Politics were deeply embedded in the conflict. The pro-group was led by a government leader using the argument that the oil palm plantation would bring ‘development’and get farmers out of poverty. On the other hand, the opposing group was being supported, legally and economically, by the national opposition party, even with the risk of being branded as ‘anti-development’ for disagreeing with the governmental development narrative. In this way, the oil palm plantation caused the Iban village to become a political battlefield, where national politics became of local concern and divided the community. Even within families, opposing opinions emerged and family ties were challenged — in some cases broken.

The story of this Iban community shows that in order to understand the impacts of development narratives, we have to look closely at how these are replicated and enacted in local communities. When we explore the issues related to oil palm, we must avoid reducing these to merely a question of right vs. wrong, good people vs. bad people, development vs. anti-development. These categories rarely reflect the complicated ways in which oil palm production influences the concerns and everyday lives of the affected communities. Instead, this story leads us to question how we define development in relation to oil palm, and what the consequences of this might be — locally as well as globally.

About the authors: Astrid Oberborbeck Anderson is a postdoctoral researcher within the Department of Anthropology at the University of Copenhagen; Thilde Bech Bruun is an Associate Professor within the Department of Geosciences and Natural Resource Management at the University of Copenhagen; Kelvin Egay is a Senior Lecturer within Faculty of Social Sciences at Universiti Malaysia Sarawak; Milja Fenger is a MPhil candidate in Zoology at the University of Cambrige; Simone Klee is a Sociology Student at the University of Copenhagen; Anna Frohn Pederson is an Anthropology Student at the University of Copenhagen; Lærke Marie Lund Pedersen is based at the Department of Geosciences and Natural Resource Management, University of Copenhagen; Víctor Suárez Villanueva is a Research Assistant within the Department of Plant and Environmental Sciences, University of Copenhagen.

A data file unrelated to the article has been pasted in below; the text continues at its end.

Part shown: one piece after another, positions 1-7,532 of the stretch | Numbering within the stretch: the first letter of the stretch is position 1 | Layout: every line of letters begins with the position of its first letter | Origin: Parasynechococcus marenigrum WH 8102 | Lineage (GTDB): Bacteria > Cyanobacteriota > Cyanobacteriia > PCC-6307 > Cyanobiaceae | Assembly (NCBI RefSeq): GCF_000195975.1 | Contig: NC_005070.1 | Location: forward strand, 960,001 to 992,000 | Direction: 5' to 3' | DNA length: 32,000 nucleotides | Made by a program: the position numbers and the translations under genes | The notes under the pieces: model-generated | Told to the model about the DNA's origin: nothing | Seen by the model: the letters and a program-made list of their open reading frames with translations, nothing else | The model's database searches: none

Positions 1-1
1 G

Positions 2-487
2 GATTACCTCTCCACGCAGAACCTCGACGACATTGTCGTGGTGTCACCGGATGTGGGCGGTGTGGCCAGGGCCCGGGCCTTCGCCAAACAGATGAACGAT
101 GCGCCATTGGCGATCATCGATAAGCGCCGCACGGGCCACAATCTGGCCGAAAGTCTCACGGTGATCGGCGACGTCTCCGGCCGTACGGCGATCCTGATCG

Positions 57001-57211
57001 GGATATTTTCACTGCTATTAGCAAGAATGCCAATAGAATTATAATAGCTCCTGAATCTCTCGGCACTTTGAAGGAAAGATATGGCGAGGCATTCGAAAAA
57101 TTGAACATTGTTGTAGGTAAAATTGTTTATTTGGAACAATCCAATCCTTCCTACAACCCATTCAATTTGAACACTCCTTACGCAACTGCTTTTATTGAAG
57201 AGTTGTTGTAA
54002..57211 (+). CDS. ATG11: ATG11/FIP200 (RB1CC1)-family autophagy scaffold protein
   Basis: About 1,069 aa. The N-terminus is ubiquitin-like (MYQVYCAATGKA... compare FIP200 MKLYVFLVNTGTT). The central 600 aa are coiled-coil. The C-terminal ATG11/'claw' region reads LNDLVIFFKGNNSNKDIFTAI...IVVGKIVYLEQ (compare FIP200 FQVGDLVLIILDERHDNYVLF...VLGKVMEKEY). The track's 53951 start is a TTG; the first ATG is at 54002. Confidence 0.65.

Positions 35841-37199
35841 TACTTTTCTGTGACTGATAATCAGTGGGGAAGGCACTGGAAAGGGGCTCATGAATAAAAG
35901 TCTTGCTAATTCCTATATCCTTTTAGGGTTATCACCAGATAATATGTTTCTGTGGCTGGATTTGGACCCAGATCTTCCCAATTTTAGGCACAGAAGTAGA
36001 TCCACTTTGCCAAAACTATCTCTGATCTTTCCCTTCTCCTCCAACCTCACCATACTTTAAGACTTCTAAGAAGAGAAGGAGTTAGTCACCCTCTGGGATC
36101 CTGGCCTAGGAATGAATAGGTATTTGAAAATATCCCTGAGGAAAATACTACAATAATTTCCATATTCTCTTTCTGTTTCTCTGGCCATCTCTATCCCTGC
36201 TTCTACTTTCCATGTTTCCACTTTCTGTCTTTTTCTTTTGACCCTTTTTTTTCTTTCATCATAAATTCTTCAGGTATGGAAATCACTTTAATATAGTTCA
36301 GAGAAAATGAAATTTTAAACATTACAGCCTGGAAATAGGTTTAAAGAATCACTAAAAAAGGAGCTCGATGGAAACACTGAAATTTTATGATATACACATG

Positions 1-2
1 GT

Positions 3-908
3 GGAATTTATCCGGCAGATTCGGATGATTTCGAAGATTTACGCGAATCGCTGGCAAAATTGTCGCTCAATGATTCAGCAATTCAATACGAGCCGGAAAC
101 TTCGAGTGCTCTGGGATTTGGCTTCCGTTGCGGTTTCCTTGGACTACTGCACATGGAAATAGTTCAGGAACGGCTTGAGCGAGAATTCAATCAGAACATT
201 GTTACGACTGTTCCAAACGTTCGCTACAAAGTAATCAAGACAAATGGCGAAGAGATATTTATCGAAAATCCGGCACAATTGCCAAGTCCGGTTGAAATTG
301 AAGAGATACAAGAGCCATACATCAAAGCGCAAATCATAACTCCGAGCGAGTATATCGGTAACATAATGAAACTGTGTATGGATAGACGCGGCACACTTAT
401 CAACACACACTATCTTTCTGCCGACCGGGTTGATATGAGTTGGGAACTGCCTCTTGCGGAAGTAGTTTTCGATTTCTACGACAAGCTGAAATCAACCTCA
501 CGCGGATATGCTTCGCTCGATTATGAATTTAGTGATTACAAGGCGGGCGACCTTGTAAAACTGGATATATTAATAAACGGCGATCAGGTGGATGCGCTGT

books_icon Andersen, A. O., Bruun, T. B., Egay, K., Fenger, M., Klee, S., Pedersen, A. F., Pedersen, L. M. L. and Suárez Villanueva, V. 2016 Negotiating development narratives within large-scale oil palm projects on village lands in Sarawak, Malaysia. The Geographical Journal. doi: 10.1111/geoj.12181

60-world2 Afrizal 2009 The trouble with oil palm Inside Indonesia 98 Dec 2009

60-world2 Park J 2015 Is Malaysia’s palm oil worth the cost? BBC News online 4 August 2015

60-world2 The Guardian 2014 From rainforest to your cupboard: the real story of palm oil – interactive 10 November 2014

60-world2 The Guardian 2016 The palm oil debate